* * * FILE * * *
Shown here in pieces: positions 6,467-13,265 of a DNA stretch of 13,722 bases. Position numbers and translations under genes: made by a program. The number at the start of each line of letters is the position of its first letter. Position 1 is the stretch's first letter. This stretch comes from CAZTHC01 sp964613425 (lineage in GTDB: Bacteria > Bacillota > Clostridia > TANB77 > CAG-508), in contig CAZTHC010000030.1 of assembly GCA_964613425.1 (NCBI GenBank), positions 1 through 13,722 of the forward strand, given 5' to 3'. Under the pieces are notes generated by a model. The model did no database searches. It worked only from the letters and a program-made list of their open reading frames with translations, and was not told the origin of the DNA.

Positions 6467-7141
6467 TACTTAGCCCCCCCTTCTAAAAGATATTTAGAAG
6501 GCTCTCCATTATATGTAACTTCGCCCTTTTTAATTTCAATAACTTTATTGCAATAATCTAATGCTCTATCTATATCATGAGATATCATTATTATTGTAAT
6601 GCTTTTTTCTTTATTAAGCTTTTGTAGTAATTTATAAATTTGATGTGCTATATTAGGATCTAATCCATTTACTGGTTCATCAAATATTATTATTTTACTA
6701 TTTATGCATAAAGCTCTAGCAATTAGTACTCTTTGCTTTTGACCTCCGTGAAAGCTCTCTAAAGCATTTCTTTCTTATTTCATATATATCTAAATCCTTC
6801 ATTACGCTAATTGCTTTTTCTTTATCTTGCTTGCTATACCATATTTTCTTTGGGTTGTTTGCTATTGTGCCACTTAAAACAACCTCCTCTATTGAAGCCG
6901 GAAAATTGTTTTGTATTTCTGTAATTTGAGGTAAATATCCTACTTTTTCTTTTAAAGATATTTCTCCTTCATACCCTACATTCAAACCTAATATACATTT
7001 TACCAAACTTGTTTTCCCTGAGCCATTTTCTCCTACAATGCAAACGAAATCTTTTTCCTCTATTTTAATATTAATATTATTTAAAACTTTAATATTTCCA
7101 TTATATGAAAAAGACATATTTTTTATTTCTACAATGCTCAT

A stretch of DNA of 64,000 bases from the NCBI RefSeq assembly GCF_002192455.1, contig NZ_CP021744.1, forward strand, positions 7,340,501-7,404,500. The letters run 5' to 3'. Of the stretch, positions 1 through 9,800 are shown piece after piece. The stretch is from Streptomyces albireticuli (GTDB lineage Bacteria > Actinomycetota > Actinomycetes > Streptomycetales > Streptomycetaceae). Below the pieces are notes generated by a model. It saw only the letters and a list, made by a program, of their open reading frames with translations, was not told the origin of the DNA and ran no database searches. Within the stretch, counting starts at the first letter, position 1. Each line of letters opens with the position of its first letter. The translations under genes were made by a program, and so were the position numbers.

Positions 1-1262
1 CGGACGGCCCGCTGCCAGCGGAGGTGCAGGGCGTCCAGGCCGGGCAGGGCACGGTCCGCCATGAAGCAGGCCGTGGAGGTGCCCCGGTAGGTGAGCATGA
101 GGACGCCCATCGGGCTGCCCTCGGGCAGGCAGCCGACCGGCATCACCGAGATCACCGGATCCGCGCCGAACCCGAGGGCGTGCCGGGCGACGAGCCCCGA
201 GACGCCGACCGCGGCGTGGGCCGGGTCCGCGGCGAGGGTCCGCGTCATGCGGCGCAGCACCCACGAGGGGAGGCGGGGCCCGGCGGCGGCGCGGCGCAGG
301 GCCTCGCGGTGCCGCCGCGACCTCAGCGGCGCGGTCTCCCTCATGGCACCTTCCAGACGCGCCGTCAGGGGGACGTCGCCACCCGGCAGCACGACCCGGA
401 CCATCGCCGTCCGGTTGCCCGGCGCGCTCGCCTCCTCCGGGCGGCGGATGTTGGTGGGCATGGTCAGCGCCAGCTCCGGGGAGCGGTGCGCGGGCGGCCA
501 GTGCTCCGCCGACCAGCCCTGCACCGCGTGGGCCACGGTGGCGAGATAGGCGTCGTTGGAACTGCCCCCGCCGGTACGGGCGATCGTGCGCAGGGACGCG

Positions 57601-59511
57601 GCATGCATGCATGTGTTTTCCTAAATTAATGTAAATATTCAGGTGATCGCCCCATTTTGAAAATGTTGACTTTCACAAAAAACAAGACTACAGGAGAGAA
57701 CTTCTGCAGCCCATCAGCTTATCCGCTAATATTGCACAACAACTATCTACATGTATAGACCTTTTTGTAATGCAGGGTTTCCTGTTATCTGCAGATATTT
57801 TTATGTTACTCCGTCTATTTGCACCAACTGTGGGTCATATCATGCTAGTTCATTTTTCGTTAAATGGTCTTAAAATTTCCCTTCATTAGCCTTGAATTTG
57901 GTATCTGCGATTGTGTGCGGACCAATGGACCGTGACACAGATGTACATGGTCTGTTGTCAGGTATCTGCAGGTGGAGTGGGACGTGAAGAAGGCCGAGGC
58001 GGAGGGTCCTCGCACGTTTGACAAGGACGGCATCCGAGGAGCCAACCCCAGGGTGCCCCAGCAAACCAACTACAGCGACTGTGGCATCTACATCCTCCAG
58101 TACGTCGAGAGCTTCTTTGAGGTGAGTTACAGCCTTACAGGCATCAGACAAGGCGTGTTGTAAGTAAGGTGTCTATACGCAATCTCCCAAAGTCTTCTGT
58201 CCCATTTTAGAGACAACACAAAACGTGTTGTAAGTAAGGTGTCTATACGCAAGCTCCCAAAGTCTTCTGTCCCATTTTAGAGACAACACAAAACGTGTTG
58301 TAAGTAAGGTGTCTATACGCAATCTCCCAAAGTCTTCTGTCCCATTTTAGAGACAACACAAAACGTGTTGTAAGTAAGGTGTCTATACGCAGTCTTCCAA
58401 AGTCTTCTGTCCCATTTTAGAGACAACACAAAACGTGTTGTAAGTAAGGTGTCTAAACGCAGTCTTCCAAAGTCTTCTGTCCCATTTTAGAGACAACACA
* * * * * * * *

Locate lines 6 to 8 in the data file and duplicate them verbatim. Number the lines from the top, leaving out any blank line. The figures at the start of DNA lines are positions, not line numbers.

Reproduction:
6701 TTTATGCATAAAGCTCTAGCAATTAGTACTCTTTGCTTTTGACCTCCGTGAAAGCTCTCTAAAGCATTTCTTTCTTATTTCATATATATCTAAATCCTTC
6801 ATTACGCTAATTGCTTTTTCTTTATCTTGCTTGCTATACCATATTTTCTTTGGGTTGTTTGCTATTGTGCCACTTAAAACAACCTCCTCTATTGAAGCCG
6901 GAAAATTGTTTTGTATTTCTGTAATTTGAGGTAAATATCCTACTTTTTCTTTTAAAGATATTTCTCCTTCATACCCTACATTCAAACCTAATATACATTT